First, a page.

House Republicans demand to see regulatory agenda

Rep. Lamar Smith, R-Texas, was part of a group that said they were not satisfied with the “vague” answers to an earlier inquiry from the OMB. Rep. Lamar Smith, R-Texas, was part of a group that said they were not satisfied with the “vague” answers to an earlier inquiry from the OMB. Charles Dharapak/AP

Less than two weeks before the elections, four House committee chairmen are pressing the Obama administration to produce overdue documents detailing the release dates and costs of upcoming regulatory proposals.

In an Oct. 25 letter to Boris Bershteyn, acting administrator of the Office of Information and Regulatory Affairs, the lawmakers said, “This administration has failed to live up to its own transparency standards by failing to release basic regulatory documents which provide transparency about agencies’ plans to regulate and allow the public to assess the regulatory state.”

Reps. Lamar Smith, R-Texas, chairman of the Judiciary Committee; Darrell Issa, R-Calif., chairman of the Oversight and Government Reform Committee; and regulatory subcommittee chairmen Jim Jordan, R-Ohio, and Howard Coble, R-N.C., said they were not satisfied with the “vague” answers to an earlier inquiry from the Office of Management and Budget concerning delivery of the mandatory Unified Agenda of Regulatory and Deregulatory Actions. It is based on data from agencies that were originally due April 13 and is typically released by early summer. The letter also demands a separate benefits and costs report.

“This lack of transparency raises questions about the motives behind the administration’s apparent reluctance to inform Congress and the public about its regulatory plans,” the letter stated. “Due to the impending election, it does raise concerns that the administration is holding back this information for fear it will be met with dissatisfaction by the public, or even worse, perceived as breaking the administration’s promise of regulatory reform.” The lawmakers have asked for a briefing from the regulatory affairs office by Nov. 2 to discuss the prospects of “midnight rule-making” at the end of the administration’s term.

An OMB spokeswoman told Government Executive that agencies are compiling the latest available information and the updated agenda is in progress.

Stay up-to-date with federal news alerts and analysis — Sign up for GovExec's email newsletters.
FROM OUR SPONSORS
JOIN THE DISCUSSION
Close [ x ] More from GovExec
 
 

Thank you for subscribing to newsletters from GovExec.com.
We think these reports might interest you:

  • Forecasting Cloud's Future

    Conversations with Federal, State, and Local Technology Leaders on Cloud-Driven Digital Transformation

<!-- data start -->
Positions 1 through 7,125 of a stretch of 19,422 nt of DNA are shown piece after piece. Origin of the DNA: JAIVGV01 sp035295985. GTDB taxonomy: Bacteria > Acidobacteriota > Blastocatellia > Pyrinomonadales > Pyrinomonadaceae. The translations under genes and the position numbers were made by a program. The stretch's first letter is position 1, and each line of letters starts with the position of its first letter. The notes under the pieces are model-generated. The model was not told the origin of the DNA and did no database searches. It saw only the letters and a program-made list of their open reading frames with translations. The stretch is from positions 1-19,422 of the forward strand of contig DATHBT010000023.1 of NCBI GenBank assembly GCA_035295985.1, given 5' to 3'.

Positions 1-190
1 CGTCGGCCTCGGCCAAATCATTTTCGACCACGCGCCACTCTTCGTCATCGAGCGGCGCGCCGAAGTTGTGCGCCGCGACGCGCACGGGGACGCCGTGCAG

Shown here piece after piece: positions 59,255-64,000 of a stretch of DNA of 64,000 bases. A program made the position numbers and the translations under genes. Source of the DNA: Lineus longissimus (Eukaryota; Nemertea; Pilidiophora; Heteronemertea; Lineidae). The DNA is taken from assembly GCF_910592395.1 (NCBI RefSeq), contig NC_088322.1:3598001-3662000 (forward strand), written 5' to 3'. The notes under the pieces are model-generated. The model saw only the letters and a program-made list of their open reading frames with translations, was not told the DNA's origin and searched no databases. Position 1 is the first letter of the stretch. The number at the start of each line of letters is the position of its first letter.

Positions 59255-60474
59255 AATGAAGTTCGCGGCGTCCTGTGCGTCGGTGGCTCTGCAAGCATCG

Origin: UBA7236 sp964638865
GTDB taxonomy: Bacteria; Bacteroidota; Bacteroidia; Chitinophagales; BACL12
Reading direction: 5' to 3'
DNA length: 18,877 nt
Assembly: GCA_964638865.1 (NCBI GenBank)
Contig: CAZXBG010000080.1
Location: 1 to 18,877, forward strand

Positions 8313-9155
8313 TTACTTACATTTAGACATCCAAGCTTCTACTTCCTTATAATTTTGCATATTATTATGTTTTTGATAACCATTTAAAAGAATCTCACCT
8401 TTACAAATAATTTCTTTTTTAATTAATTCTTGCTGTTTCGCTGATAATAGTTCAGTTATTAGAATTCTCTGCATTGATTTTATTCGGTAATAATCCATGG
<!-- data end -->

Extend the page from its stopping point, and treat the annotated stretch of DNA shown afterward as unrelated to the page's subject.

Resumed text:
Download
  • The Big Data Campaign Trail

    With everyone so focused on security following recent breaches at federal, state and local government and education institutions, there has been little emphasis on the need for better operations. This report breaks down some of the biggest operational challenges in IT management and provides insight into how agencies and leaders can successfully solve some of the biggest lingering government IT issues.

    Download
  • Communicating Innovation in Federal Government

    Federal Government spending on ‘obsolete technology’ continues to increase. Supporting the twin pillars of improved digital service delivery for citizens on the one hand, and the increasingly optimized and flexible working practices for federal employees on the other, are neither easy nor inexpensive tasks. This whitepaper explores how federal agencies can leverage the value of existing agency technology assets while offering IT leaders the ability to implement the kind of employee productivity, citizen service improvements and security demanded by federal oversight.

    Download
  • IT Transformation Trends: Flash Storage as a Strategic IT Asset

    MIT Technology Review: Flash Storage As a Strategic IT Asset For the first time in decades, IT leaders now consider all-flash storage as a strategic IT asset. IT has become a new operating model that enables self-service with high performance, density and resiliency. It also offers the self-service agility of the public cloud combined with the security, performance, and cost-effectiveness of a private cloud. Download this MIT Technology Review paper to learn more about how all-flash storage is transforming the data center.

    Download
  • Ongoing Efforts in Veterans Health Care Modernization

    This report discusses the current state of veterans health care

    Download

When you download a report, your information may be shared with the underwriters of that document.